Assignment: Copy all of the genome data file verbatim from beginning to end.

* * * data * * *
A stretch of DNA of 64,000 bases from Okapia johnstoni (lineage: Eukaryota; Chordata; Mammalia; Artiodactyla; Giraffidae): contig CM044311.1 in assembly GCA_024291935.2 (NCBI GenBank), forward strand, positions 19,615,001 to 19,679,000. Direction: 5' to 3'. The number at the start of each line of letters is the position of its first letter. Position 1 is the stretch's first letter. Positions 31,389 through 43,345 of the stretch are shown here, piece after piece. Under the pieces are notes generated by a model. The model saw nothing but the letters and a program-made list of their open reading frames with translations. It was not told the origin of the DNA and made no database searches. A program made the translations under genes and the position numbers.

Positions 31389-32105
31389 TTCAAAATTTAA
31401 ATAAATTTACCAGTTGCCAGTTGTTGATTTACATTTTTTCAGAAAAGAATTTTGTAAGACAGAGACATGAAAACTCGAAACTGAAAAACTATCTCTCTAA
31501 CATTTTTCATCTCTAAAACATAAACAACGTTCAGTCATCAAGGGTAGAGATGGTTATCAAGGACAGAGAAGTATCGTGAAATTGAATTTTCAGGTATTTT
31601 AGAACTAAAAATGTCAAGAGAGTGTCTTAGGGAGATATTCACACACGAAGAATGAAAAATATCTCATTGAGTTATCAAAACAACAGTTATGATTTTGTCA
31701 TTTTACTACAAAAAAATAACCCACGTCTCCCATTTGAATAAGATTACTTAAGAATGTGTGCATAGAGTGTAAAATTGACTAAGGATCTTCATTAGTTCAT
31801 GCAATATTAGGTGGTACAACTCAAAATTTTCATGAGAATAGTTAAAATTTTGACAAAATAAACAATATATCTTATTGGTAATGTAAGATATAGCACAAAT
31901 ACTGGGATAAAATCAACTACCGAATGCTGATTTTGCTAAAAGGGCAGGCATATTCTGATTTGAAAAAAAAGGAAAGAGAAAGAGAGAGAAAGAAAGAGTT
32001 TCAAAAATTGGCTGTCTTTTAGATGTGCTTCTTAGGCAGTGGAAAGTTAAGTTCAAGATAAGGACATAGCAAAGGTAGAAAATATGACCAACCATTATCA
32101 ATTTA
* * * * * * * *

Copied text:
A stretch of DNA of 64,000 bases from Okapia johnstoni (lineage: Eukaryota; Chordata; Mammalia; Artiodactyla; Giraffidae): contig CM044311.1 in assembly GCA_024291935.2 (NCBI GenBank), forward strand, positions 19,615,001 to 19,679,000. Direction: 5' to 3'. The number at the start of each line of letters is the position of its first letter. Position 1 is the stretch's first letter. Positions 31,389 through 43,345 of the stretch are shown here, piece after piece. Under the pieces are notes generated by a model. The model saw nothing but the letters and a program-made list of their open reading frames with translations. It was not told the origin of the DNA and made no database searches. A program made the translations under genes and the position numbers.

Positions 31389-32105
31389 TTCAAAATTTAA
31401 ATAAATTTACCAGTTGCCAGTTGTTGATTTACATTTTTTCAGAAAAGAATTTTGTAAGACAGAGACATGAAAACTCGAAACTGAAAAACTATCTCTCTAA
31501 CATTTTTCATCTCTAAAACATAAACAACGTTCAGTCATCAAGGGTAGAGATGGTTATCAAGGACAGAGAAGTATCGTGAAATTGAATTTTCAGGTATTTT
31601 AGAACTAAAAATGTCAAGAGAGTGTCTTAGGGAGATATTCACACACGAAGAATGAAAAATATCTCATTGAGTTATCAAAACAACAGTTATGATTTTGTCA
31701 TTTTACTACAAAAAAATAACCCACGTCTCCCATTTGAATAAGATTACTTAAGAATGTGTGCATAGAGTGTAAAATTGACTAAGGATCTTCATTAGTTCAT
31801 GCAATATTAGGTGGTACAACTCAAAATTTTCATGAGAATAGTTAAAATTTTGACAAAATAAACAATATATCTTATTGGTAATGTAAGATATAGCACAAAT
31901 ACTGGGATAAAATCAACTACCGAATGCTGATTTTGCTAAAAGGGCAGGCATATTCTGATTTGAAAAAAAAGGAAAGAGAAAGAGAGAGAAAGAAAGAGTT
32001 TCAAAAATTGGCTGTCTTTTAGATGTGCTTCTTAGGCAGTGGAAAGTTAAGTTCAAGATAAGGACATAGCAAAGGTAGAAAATATGACCAACCATTATCA
32101 ATTTA